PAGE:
In Re Wiley

Annotate this Case

666 A.2d 68 (1995)

In re Richard G. WILEY, Respondent. A Member of the Bar of the District of Columbia Court of Appeals.

Nos. 93-BG-1308, 93-BG-1531 and 93-BG-1674.

District of Columbia Court of Appeals.

Submitted September 21, 1995.

Decided October 26, 1995.

*69 Before FERREN and RUIZ, Associate Judges, and NEWMAN, Senior Judge.

PER CURIAM:

The Board on Professional Responsibility recommends that Richard G. Wiley be disbarred from the practice of law in the District of Columbia based on his unethical conduct and a criminal conviction. We adopt the recommendation of the Board. See D.C.Bar Rule XI, § 9(g)(1) (stating that the court "shall adopt the recommended disposition of the Board unless to do so would foster a tendency toward inconsistent dispositions for comparable conduct or would otherwise be unwarranted").

On November 19, 1993, Richard G. Wiley was disbarred from the practice of law by the Maryland Court of Appeals for obtaining client funds under false pretenses, in contravention of several Maryland Rules of Professional Conduct.[1] In two different matters, Wiley substantially misrepresented the nature and extent of services he purported to render to elderly clients and charged an unreasonable fee for those services. D.C.Bar Rule XI, § 11(c) requires that Wiley be reciprocally disbarred in this jurisdiction unless he can demonstrate by clear and convincing evidence that he was denied due process in the Maryland court, that there was an infirmity of proof in Maryland, that disbarment in the District would result in grave injustice, or that the misconduct either would normally warrant substantially different discipline or would not constitute misconduct in this jurisdiction. None of these exceptions to Rule XI's presumption of reciprocal discipline applies in this case.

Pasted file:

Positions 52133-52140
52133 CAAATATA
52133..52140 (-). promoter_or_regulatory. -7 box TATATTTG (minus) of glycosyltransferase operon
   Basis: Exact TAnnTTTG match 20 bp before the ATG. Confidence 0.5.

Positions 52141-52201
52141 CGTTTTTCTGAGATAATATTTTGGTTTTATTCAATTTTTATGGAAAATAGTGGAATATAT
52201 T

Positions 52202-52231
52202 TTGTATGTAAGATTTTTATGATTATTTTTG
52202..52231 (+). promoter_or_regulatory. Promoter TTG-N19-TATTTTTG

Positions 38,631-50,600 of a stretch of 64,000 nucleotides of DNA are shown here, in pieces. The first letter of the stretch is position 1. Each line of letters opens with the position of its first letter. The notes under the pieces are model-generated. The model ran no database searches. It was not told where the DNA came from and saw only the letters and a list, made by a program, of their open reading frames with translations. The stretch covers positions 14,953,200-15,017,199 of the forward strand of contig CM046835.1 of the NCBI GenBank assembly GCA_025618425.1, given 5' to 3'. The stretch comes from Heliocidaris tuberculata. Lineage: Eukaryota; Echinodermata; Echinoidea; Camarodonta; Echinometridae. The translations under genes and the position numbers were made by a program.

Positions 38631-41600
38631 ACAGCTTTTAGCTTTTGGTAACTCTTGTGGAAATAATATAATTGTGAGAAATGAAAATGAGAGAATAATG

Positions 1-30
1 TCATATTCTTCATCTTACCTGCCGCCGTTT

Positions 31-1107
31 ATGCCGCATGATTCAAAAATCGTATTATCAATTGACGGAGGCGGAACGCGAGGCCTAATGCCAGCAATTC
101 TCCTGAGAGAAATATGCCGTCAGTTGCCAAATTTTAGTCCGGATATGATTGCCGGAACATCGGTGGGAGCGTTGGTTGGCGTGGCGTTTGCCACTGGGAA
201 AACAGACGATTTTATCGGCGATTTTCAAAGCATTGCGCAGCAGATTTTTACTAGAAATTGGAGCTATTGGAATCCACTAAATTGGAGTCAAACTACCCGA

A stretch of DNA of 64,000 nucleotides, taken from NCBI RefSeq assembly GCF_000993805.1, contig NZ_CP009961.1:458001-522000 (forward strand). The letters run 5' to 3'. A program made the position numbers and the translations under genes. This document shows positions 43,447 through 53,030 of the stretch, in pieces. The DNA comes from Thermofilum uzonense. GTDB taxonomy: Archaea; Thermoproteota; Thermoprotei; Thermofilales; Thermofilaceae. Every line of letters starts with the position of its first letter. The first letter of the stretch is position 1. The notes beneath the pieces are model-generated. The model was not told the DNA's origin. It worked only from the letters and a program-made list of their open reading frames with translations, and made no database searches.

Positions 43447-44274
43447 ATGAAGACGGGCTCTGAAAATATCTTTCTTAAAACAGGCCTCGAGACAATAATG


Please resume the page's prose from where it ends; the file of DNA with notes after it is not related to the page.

Separately and independently, Wiley has been convicted of felony theft in Baltimore County Circuit Court.[2] Disbarment by this court is required when an attorney has been convicted of a crime of moral turpitude. D.C.Code § 11-2503(a) (1989). Absent exceptional circumstances, felony theft is considered a crime of moral turpitude per se in this jurisdiction. See In re Slater, 627 A.2d 508, 509 (D.C.1993) (per curiam); In re Hopmayer, 602 A.2d 655, 656-57 (D.C.1992); In re Boyd, 593 A.2d 183, 184 (D.C.1991) (per curiam); see also In re Colson, 412 A.2d 1160, 1164 (D.C.1979) (en banc). Having filed no exceptions to the Board's recommendation, Wiley presents no reasons to depart from this rule.

We therefore hold that the respondent, Richard G. Wiley, is disbarred from the practice of law in the District of Columbia, retroactively effective June 21, 1994, the date on which Wiley filed his affidavit pursuant to D.C.Bar Rule XI, § 14. See D.C.Bar Rule XI, § 16(c).

So ordered.

NOTES

[1] Wiley violated Maryland Rules of Professional Conduct 1.1 (competence), 1.3 (diligence), 1.4(a) and (b) (communication with client), 1.5(a) (unreasonable fee), 8.4(b) (criminal act that reflects adversely on honesty, trustworthiness, or fitness), 8.4(c) (conduct involving dishonesty, fraud, deceit, or misrepresentation), and 8.4(d) (conduct prejudicial to the administration of justice).

[2] See MD.ANN.CODE art. 27, § 342 (1992).